National STEAM/STEM Day: Mike Miller
What or who inspired you to pursue a career in technology engineering?
“I was hooked on the technology aspect of engineering from a very young age. This most likely stemmed from trips to my father’s office when I was young, where he would spend his days designing technology systems and drawing audiovisual schematics. It is fascinating to see how a system schematic translates to real-world devices and interconnectivity. The field of technology is constantly evolving, and there is always something new and exciting around every corner.”
“The field of technology is constantly evolving, and there is always something new and exciting around every corner.”
What do you like most about working in this industry?
“As a BIM Manager at IP Design Group and Alvine Engineering, I am very fortunate to be in a position where I can help shape the way information is conveyed to clients, architects, and owners while simultaneously making the process for our designers and engineers more efficient. It is a wonderful feeling to know that creating new Revit families and processes has a tangible impact on our ongoing projects and helps our designers and engineers to better convey their ideas and designs.”
What motivated you to get into teaching at Metropolitan Community College?
“My motivation for teaching comes from when I started in the industry over 10 years ago. When I began as a CAD Technician, I didn’t know much about the industry but had amazing co-workers who would always take the time to answer all the questions that I asked. That level of consideration has helped to embolden me to start teaching at Metropolitan Community College (MCC), where I can further propagate the knowledge I have accrued over the years regarding industry drafting and design standards, influence the next generation of technology designers, as well as provide my point of reference shaped by my individual experiences on what I believe is best for the technology drafting industry.
At MCC, I teach Arch 2815 – Revit Low-Voltage where I explain all the different aspects of what low-voltage encompasses: audiovisual calculations to telecommunications MDF modeling standards and security placement best practices. The class is an 11-week, all-inclusive technology Revit course that will help any student become better prepared to work at a technology consultancy or a mechanical, electrical, plumbing, and technology (MEPT) firm.”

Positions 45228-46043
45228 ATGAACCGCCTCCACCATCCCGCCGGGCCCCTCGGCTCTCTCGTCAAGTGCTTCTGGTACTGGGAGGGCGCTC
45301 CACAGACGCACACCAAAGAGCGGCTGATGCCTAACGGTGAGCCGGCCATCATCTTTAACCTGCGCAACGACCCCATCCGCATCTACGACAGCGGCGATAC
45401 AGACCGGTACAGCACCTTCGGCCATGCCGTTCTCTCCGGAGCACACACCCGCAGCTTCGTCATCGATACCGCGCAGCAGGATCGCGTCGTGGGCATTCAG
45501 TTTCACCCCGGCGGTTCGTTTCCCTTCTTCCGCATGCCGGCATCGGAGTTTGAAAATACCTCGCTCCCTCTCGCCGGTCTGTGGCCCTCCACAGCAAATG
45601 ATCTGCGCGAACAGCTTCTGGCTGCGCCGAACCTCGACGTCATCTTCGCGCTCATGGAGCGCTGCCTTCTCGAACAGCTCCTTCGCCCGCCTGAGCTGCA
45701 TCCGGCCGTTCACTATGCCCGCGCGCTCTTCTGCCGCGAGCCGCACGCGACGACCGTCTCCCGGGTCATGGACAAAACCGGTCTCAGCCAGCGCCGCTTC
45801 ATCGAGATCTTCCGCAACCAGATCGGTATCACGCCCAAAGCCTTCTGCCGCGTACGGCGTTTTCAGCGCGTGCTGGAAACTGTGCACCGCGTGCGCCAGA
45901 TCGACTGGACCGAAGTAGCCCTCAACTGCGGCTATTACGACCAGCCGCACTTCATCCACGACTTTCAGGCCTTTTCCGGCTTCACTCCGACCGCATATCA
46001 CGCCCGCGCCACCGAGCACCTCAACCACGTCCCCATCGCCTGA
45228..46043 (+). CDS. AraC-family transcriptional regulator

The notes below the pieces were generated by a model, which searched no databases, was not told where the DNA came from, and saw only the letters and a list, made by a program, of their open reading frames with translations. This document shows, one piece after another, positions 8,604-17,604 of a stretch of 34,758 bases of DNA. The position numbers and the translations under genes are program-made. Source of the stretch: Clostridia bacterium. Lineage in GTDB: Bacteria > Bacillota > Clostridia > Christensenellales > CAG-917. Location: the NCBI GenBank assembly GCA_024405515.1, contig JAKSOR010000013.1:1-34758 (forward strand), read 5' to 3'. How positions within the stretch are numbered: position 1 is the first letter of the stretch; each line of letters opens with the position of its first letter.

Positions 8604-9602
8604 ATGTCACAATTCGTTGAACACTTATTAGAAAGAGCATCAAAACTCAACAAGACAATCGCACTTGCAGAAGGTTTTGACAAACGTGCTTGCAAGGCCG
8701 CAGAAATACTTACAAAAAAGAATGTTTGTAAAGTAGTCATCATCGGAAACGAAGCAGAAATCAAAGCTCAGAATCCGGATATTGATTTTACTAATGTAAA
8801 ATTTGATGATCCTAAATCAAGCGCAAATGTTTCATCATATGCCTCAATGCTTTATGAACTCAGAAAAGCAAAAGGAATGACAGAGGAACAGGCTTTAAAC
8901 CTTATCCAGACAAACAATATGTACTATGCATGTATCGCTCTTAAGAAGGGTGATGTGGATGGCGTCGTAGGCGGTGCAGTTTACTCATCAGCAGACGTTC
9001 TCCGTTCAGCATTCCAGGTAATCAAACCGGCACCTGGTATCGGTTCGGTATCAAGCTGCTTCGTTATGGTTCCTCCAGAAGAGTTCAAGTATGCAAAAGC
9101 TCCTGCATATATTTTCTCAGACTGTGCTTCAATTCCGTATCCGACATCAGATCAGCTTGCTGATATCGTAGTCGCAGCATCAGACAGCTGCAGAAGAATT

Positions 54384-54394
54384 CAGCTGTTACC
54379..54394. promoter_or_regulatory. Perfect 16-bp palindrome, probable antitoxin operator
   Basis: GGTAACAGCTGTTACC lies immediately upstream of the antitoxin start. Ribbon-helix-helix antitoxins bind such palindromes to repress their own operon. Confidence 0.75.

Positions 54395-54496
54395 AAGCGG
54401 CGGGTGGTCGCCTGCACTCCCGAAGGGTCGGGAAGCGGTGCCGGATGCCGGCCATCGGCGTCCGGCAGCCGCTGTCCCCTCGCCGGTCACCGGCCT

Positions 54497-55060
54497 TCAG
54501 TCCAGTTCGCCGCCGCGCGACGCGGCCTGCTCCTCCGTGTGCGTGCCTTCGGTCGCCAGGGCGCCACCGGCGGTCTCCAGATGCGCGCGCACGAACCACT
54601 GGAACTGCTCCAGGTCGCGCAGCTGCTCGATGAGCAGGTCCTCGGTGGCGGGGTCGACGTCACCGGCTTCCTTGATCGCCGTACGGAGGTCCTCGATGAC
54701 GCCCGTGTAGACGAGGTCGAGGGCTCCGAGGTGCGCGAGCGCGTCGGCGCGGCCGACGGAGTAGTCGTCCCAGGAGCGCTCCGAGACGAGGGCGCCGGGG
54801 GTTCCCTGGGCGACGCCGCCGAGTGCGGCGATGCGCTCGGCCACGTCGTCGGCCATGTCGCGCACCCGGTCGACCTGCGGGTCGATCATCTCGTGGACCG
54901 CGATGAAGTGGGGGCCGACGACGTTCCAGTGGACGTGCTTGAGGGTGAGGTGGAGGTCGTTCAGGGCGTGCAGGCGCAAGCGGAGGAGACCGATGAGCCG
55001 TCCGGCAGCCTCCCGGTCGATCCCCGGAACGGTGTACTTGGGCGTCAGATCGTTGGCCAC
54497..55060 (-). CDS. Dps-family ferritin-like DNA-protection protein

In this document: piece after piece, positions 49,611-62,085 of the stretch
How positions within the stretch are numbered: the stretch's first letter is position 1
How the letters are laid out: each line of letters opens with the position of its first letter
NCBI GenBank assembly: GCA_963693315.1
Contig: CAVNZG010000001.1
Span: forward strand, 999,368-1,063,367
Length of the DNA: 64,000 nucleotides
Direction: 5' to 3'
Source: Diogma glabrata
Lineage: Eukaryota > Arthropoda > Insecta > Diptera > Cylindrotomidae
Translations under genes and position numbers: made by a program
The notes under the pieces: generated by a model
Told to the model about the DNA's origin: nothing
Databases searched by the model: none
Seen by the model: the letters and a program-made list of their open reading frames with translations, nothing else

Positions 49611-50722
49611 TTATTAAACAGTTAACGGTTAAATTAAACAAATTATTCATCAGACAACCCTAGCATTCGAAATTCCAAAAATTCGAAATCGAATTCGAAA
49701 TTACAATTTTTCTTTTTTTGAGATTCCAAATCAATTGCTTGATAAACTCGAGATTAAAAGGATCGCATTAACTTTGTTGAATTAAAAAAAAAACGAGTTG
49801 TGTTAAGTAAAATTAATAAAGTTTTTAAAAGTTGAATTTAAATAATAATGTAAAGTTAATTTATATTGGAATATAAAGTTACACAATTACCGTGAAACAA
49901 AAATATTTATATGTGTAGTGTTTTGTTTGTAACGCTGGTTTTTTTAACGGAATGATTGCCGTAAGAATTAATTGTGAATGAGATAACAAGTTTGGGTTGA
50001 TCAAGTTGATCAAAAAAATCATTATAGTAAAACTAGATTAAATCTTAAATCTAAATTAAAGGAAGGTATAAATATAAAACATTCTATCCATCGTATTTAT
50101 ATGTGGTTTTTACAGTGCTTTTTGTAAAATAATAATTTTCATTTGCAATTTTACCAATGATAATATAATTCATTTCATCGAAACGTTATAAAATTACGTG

What advice do you have for students starting out in the field?
“The best advice I could give is to stay motivated and not be easily discouraged. Conceptually, while the technology field is fairly straightforward, the learning curve for Revit can be gigantic, especially when it comes to translating design concepts into drawings. Never stop asking questions. Just know that making mistakes is okay, and in fact, it is usually the best way to learn and grow.”
What are some skills/best practices that you encourage your students to gather in their experiences?
“Check your Revit worksets! Jokes aside (kind of, but not really), I would encourage all my students to never stop trying to learn. I know that gets said a lot, but there is genuinely always another aspect of your work that you can learn and improve upon. Even 10+ years down the line, I can say that I have not come close to learning all that the industry has to offer, even in my little corner, which is technology-focused Revit. If you come across a solution to an issue that you encounter, don’t just take the answer and run. Spend time diving deeper into why something works the way it does. Aim to be the “SME” (subject matter expert) in whatever you are pursuing.”
” I would encourage all my students to never stop trying to learn. Aim to be the “SME” (subject matter expert) in whatever you are pursuing.”